What to do if your taxes are un­der CRA review

The Guardian (Charlottetown) - - BUSINESS - BY ARMINA LIGAYA

Many Cana­di­ans are watch­ing their mail­boxes and in­boxes for a per­sonal in­come tax re­fund, now that the fil­ing dead­line has passed. But in­stead of a wel­come in­flux of cash, re­ceive a dreaded no­tice that their file is un­der review or au­dit.

When the Canada Rev­enue Agency starts look­ing your way can be anx­i­ety-in­duc­ing, but it doesn’t need to be, tax ex­perts say.

The best thing to do is re­spond and co-op­er­ate, said Ja­son Sa­far, a part­ner in the tax ser­vices prac­tice of PwC.

“The worst thing you can do is play the os­trich, put your head in the sand and pre­tend that noth­ing is go­ing on,” he said.

The fed­eral gov­ern­ment in re­cent years has ramped up its efforts to crack down on tax eva­sion, par­tic­u­larly by big in­ter­na­tional com­pa­nies and wealthy in­di­vid­u­als us­ing off­shore tax havens. In the 2016 Fed­eral Bud­get, Ottawa ear­marked $444.4 mil­lion over five years to help the CRA track down tax cheats, with the aim of rak­ing in an ad­di­tional $2.6 bil­lion in tax over that pe­riod.

There has been an in­crease in au­dit ac­tiv­ity, in all facets, but less so for per­sonal in­come taxes, said Sa­far. And the vast ma­jor­ity of Cana­di­ans will never face a per­sonal tax au­dit, he added. How­ever, more Cana­di­ans will face the less se­ri­ous op­tion called a review.

“For the ‘lucky’ 0.1 per cent that does, it’s prob­a­bly that there is some­thing that is very un­usual about their fil­ings or his­tory of fil­ings that causes Canada Rev­enue Agency to want to take a closer look,” Sa­far said.

A review, how­ever, hap­pens fairly of­ten, said H&R Block se­nior tax pro­fes­sional Valo­rie El­gar.

A CRA review is sim­ply a re­quest for ad­di­tional in­for­ma­tion, rather than an au­dit which in­volves deeper scru­tiny of your tax file.

Your in­come tax file may be se­lected for review ran­domly, or for rea­sons such a dis­crep­ancy be­tween the fig­ures you cited and those of a third-party, such as your em­ployer. An un­usual change in your ac­tiv­i­ties, such as an in­crease in med­i­cal ex­penses or child care costs, may also trig­ger a closer look from the tax col­lec­tor.

Of­ten, once the tax­payer sub­mits the re­quired in­for­ma­tion to clear up con­fu­sion, that’s the end of the process, said El­gar.

“Send in the doc­u­men­ta­tion that they re­quest, and then that’s usu­ally it,” she said. “But some peo­ple do get wor­ried.”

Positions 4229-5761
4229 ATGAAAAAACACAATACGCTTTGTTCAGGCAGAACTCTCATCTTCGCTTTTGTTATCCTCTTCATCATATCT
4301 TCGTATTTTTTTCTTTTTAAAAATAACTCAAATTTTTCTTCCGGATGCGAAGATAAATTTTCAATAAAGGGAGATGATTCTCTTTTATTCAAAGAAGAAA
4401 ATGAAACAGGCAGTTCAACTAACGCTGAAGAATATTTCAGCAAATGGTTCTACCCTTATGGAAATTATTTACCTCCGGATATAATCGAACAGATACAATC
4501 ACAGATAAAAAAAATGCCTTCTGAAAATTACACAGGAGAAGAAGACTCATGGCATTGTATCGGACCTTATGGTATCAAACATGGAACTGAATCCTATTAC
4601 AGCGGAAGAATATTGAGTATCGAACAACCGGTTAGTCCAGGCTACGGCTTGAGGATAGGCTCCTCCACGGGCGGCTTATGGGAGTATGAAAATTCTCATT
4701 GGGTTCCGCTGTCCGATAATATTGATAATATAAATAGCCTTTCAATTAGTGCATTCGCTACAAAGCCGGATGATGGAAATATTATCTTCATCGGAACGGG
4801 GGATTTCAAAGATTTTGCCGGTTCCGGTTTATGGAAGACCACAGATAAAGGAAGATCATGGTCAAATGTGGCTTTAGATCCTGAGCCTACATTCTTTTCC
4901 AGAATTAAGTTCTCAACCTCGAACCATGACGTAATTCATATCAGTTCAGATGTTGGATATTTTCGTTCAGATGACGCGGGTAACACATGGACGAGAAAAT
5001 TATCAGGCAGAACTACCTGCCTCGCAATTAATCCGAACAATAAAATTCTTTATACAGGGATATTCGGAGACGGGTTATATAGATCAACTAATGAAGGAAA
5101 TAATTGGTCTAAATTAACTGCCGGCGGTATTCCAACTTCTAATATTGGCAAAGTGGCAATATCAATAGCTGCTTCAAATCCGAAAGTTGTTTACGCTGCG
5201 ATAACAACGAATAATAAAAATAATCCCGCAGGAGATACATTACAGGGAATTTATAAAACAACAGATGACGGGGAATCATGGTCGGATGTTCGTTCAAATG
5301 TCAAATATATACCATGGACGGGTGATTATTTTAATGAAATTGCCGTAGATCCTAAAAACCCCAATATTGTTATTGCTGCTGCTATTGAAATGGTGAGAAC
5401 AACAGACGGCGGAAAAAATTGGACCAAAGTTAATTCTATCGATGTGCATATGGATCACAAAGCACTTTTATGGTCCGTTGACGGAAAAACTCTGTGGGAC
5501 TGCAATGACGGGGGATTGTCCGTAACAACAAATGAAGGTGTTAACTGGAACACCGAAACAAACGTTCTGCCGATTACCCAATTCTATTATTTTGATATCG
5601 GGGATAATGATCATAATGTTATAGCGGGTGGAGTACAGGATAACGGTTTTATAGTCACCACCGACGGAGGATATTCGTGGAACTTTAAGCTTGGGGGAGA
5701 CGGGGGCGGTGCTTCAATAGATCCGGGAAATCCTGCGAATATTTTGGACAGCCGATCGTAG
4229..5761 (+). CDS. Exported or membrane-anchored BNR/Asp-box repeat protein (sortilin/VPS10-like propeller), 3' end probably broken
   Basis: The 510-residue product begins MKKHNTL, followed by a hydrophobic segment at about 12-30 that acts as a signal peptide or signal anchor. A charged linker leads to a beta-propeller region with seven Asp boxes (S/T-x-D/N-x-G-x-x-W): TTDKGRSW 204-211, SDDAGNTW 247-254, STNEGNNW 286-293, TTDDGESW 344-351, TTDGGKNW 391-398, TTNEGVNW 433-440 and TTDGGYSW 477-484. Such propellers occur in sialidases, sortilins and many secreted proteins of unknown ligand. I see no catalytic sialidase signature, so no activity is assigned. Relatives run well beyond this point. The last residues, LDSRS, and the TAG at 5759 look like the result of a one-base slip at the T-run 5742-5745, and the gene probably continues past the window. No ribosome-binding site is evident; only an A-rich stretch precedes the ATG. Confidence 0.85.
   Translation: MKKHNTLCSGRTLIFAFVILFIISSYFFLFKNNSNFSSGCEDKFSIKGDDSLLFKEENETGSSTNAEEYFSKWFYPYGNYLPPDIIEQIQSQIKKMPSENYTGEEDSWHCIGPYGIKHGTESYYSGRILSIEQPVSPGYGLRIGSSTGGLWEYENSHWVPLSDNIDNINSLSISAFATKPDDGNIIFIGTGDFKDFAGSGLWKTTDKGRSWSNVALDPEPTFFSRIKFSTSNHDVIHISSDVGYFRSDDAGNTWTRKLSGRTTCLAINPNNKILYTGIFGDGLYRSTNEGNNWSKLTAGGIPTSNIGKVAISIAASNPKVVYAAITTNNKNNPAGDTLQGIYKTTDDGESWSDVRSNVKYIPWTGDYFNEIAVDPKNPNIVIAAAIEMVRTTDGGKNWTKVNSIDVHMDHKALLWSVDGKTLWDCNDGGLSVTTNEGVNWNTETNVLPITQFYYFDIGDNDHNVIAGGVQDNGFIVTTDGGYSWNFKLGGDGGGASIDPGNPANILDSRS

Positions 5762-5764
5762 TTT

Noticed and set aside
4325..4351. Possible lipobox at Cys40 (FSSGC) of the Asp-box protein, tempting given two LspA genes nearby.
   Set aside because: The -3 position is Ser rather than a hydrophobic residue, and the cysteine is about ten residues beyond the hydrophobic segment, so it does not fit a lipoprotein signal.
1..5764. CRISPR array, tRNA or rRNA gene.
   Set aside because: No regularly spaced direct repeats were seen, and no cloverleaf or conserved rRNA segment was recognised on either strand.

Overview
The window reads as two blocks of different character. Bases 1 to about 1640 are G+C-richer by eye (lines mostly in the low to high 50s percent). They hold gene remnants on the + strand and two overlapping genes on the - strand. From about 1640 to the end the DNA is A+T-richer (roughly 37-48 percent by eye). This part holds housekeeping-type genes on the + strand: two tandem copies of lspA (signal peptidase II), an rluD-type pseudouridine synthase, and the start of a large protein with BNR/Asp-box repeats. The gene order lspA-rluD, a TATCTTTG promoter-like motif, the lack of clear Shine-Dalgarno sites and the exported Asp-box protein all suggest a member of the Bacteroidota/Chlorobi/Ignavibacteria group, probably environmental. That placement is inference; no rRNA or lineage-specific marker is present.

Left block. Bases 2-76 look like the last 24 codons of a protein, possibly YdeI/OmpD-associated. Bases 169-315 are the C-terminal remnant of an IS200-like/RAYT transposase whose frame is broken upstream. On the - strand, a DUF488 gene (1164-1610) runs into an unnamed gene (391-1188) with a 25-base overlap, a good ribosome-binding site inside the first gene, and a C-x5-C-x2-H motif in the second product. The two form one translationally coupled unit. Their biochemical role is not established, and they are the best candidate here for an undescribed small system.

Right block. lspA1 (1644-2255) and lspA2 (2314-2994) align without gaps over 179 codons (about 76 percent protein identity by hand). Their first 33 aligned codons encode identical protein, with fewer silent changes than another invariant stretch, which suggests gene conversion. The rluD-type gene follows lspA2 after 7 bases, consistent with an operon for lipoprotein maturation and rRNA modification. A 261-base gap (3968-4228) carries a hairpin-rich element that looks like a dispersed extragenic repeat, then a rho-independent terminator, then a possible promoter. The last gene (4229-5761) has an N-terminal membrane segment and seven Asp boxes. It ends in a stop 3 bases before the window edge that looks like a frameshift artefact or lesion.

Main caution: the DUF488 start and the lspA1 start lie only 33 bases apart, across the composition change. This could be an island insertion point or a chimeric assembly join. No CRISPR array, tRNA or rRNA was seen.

If you do not co-op­er­ate, the CRA will likely make ad­just­ments based on the in­for­ma­tion they have. This could lead to un­wanted out­comes, such as a large tax bill plus in­ter­est charges, she said.

There are sev­eral types of review, such as a pre-as­sess­ment review pro­gram that takes place be­fore a no­tice of as­sess­ment is is­sued. A pro­cess­ing review hap­pens af­ter the no­tice of as­sess­ment is is­sued, usu­ally be­tween Au­gust and De­cem­ber.

Your in­for­ma­tion could also be re­viewed in a match­ing pro­gram af­ter the tax as­sess­ment is is­sued that com­pares the in­for­ma­tion in your tax re­turn to a third party, such as a fi­nan­cial in­sti­tu­tion.

Just in case you ever find your­self in the CRA’s crosshairs, it’s im­por­tant to pre­empt any headaches by keep­ing all relevant re­ceipts used to file your tax re­turn on hand for at least six years, said El­gar.

Some doc­u­ments may need to be kept on file even longer, said Sa­far. For ex­am­ple, doc­u­ments in con­nec­tion with a prop­erty owned by the tax­payer will need to be kept until the prop­erty is sold, in or­der to quan­tify the cap­i­tal gains.

If you do find your­self un­der au­dit or review by the CRA, it is im­por­tant to read the let­ter care­fully and make sure to un­der­stand what they are ask­ing for, he added.

Af­ter sub­mit­ting the re­quested in­for­ma­tion, the CRA will com­monly send the tax­payer a let­ter out­lin­ing their con­cerns and re­assess­ment de­tails, and the re­cip­i­ent has 30 days to re­spond be­fore the new tax as­sess­ment is pro­cessed, said Sa­far.

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